The totality of Brett Favre’s NFL career cannot fully be measured in statistics and milestones.
We all know the resume: 20 years with the Atlanta Falcons, Green Bay Packers, New York Jets, and Minnesota Vikings. He had 6,300 completions in 10,169 attempts for 71,838 yards and 508 touchdowns. His career quarterback rating is 86.0.
Favre was named to the Pro Bowl 11 times, a First-team All Pro three times, and a Second-team All-Pro three times. He is the only player to win three consecutive NFL MVPs. He led the league in passing touchdowns four times, passing yards twice, and was NFL Offensive Player of the Year.
He started more games at the quarterback position than any other signal caller in NFL history with 321 consecutive regular season and postseason starts from Sept. 27, 1992 to Dec. 10, 2010.
His teams won eight division titles and played in five NFC Championship Games. Favre appeared two Super Bowls: winning Super Bowl XXXI against the New England Patriots (featuring Hall of Fame running back Curtis Martin and coached by Hall of Famer Bill Parcells) and losing Super Bowl XXXII to the Denver Broncos (led by Hall of Famers John Elway, Shannon Sharpe, and Gary Zimmerman).
To fully understand Favre’s impact on the National Football League, a great place to start will be with the men who coached him.
Jerry Glanville coached the Atlanta Falcons, who drafted Favre with the 33rd overall pick in the 1991 NFL Draft out of Southern Mississippi. Glanville was not happy with the drafting of Favre, once quipping that it would take a plane crash to get him to put Favre in a game.
Favre only attempted four passes in his Falcons tenure, two of them were the first of his record 336 interceptions. He didn’t take preparation or attending team functions seriously. But Glanville did see something in the quarterback he didn’t want.
“He feared nothing,” Glanville said. “He was overweight, he was fat, but nobody could sack him. He wasn’t fast but he could get away. He could throw the ball. When we traded him, I had a sick feeling inside of me.”
Mike Holmgren coached the Green Bay Packers from 1992-98. It was in the city known as Title Town that the legend of The Gunslinger was born. Favre enjoyed his greatest success under Holmgren but his Gunslinger mentality once had Holmgren considering benching Favre for Mark Brunell during the 1994 season.
“Coaching Brett was like trying to rein in a giant stallion,” Holmgren said. “There was nothing he couldn’t do on the field. It was the most fun I ever had coaching. He was the son I never had.”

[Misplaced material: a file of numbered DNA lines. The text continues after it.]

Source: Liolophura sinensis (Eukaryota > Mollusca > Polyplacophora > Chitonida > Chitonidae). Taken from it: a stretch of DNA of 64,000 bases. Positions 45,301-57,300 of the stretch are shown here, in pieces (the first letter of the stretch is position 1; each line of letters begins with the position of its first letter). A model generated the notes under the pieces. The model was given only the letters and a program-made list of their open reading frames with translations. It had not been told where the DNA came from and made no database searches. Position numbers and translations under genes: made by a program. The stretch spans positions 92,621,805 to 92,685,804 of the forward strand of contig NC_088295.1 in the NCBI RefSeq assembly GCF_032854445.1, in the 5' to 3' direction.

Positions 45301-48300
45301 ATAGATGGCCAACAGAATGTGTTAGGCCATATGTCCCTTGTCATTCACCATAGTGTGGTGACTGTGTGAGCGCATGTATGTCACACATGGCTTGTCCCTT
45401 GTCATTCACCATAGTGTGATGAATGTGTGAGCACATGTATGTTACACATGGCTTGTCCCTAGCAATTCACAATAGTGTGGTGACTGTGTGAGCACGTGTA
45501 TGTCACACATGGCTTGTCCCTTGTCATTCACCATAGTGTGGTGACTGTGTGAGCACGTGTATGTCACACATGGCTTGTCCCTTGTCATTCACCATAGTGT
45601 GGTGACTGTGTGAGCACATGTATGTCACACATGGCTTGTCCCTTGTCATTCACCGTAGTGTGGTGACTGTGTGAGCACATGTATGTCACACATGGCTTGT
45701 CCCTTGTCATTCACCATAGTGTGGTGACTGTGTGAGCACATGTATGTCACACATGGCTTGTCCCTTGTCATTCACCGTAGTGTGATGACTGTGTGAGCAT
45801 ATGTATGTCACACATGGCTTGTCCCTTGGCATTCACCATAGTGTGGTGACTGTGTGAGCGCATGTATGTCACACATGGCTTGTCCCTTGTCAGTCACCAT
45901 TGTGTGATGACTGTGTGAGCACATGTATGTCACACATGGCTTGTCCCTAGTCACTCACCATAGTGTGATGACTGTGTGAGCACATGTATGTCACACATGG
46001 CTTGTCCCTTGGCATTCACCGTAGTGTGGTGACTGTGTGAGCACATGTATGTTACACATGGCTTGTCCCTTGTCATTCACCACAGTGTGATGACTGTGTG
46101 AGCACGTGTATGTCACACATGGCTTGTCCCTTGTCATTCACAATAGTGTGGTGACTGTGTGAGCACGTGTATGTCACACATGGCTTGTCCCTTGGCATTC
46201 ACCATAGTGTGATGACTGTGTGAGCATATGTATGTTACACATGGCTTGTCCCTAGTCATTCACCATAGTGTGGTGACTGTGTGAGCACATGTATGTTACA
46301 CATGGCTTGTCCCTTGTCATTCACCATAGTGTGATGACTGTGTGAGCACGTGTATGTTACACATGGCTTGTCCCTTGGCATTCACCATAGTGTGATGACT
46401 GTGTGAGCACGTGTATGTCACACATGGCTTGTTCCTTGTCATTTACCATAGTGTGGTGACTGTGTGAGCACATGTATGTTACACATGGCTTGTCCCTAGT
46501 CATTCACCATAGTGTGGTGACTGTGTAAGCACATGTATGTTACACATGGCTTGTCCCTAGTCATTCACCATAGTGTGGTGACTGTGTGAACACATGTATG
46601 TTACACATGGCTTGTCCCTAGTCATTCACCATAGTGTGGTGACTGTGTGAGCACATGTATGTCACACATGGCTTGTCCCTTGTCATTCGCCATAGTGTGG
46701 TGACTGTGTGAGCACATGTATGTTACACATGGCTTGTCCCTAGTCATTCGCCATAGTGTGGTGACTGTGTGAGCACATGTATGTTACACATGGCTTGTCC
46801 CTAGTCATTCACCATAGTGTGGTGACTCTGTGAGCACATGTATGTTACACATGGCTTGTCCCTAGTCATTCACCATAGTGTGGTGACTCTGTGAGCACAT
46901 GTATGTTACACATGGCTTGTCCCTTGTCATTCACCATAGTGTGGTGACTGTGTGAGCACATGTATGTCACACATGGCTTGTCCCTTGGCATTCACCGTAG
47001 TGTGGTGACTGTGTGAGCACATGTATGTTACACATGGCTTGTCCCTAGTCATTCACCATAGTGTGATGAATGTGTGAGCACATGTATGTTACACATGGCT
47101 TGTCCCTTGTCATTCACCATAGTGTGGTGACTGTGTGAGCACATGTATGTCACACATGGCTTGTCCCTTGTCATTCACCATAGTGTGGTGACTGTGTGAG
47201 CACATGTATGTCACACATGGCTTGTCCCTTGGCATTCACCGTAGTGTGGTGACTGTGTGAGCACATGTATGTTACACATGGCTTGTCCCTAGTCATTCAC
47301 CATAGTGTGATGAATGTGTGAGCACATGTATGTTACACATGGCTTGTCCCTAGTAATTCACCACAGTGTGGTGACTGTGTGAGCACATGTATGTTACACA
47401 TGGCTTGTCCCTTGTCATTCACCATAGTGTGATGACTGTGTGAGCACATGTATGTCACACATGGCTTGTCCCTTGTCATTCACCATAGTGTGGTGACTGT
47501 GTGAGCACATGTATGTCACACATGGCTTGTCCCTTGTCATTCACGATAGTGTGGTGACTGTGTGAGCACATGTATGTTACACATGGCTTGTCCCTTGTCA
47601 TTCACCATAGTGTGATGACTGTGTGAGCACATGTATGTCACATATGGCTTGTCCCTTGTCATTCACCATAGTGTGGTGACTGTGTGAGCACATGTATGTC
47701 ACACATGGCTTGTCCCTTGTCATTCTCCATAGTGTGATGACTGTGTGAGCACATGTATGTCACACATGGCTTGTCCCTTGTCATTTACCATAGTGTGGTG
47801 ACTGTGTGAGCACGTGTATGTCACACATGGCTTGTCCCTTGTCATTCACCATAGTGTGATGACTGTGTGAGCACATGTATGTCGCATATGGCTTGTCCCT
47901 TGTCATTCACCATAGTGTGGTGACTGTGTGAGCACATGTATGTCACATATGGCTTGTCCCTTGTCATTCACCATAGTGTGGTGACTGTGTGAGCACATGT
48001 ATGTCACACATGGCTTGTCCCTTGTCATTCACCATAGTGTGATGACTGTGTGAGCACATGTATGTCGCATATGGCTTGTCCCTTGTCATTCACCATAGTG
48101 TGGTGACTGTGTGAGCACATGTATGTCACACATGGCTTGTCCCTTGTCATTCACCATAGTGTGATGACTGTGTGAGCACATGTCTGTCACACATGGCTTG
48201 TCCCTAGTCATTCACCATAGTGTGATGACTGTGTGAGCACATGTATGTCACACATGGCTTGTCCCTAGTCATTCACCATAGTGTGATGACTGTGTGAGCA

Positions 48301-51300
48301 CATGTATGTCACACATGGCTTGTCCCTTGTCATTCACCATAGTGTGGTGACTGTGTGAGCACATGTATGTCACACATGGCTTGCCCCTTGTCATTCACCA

Ray Rhodes coached the Packers in 1999. Favre played most of that season with an injured right thumb that caused him pain.
“Brett is one of the best to play the game,” Rhodes said. “Being the iron man that he was, all the games he played in and what he accomplished throughout his career, you can’t put a number on that.”
Mike Sherman was coach of the Packers from 2000-05. Sherman was on the sideline when Favre torched the Oakland Raiders for 399 yards, four touchdowns, and a perfect quarterback rating of 158.3 in a 41-7 victory during a Monday Night Football game on Dec. 23, 2003.
The game was just a day his father (and high school coach), Irvin, died of a stroke at age 58 while driving in Favre’s hometown of Kiln, Mississippi.
“You couldn’t draw up a script better than that,” Sherman said. “You hoped he’d play that type of game but the chances of that happening, unless it’s Brett Favre, are unlikely. The guy put together a career day.”
Raiders Nation, perhaps the most fanatical fan base in the NFL, saluted Favre with applause throughout the game.
Mike McCarthy was Rhodes’ quarterbacks coach and was head coach of the Packers during Favre’s final season in Green Bay.
“As his position coach, he clearly was the most aggressive quarterback that I’ve ever been around,” McCarthy said. “That was a great coaching experience for me and obviously a lot of fun. People talk about how tough he is and the record for consecutive games, but more importantly he practiced every day.”
Eric Mangini coached Favre for one season after Favre was dealt to the Jets. In spite of reported friction between coach and quarterback, Mangini’s son Zack has the middle name Brett in honor of Favre.
“That’s what makes him a special guy. He likes hanging with the O-linemen,” Mangini said. “He likes being with everybody. He’s a fun guy to be around. Not because he isn’t serious, but because of the way he treats everybody, the way he approaches things. There was never anything but a real team-first attitude from him.”
Brad Childress was coach of the Vikings during Favre’s most statistically successful season and when the iron man streak ended. When Favre traveled to Minneapolis after signing with the Vikings, it was Childress who picked him up from the airport.
“I will say this: when he played for us he had his best year,” Childress said. “He had 33 touchdowns and seven interceptions. I know some stuff’s been reported about the relationship being testy and that, but I think you have to stay within the confines of the system and then stay aggressive within that. The thing that always rang true, and I know Coach (Andy) Reid believes this and coached him that way, was ‘keep shooting, keep shooting’. And he had no trouble following those orders.”
Favre will be inducted into the Pro Football Hall of Fame on Saturday. All of his NFL coaches, except Eric Mangini, will be present. In typical Favre fashion, he will not prepare a written statement.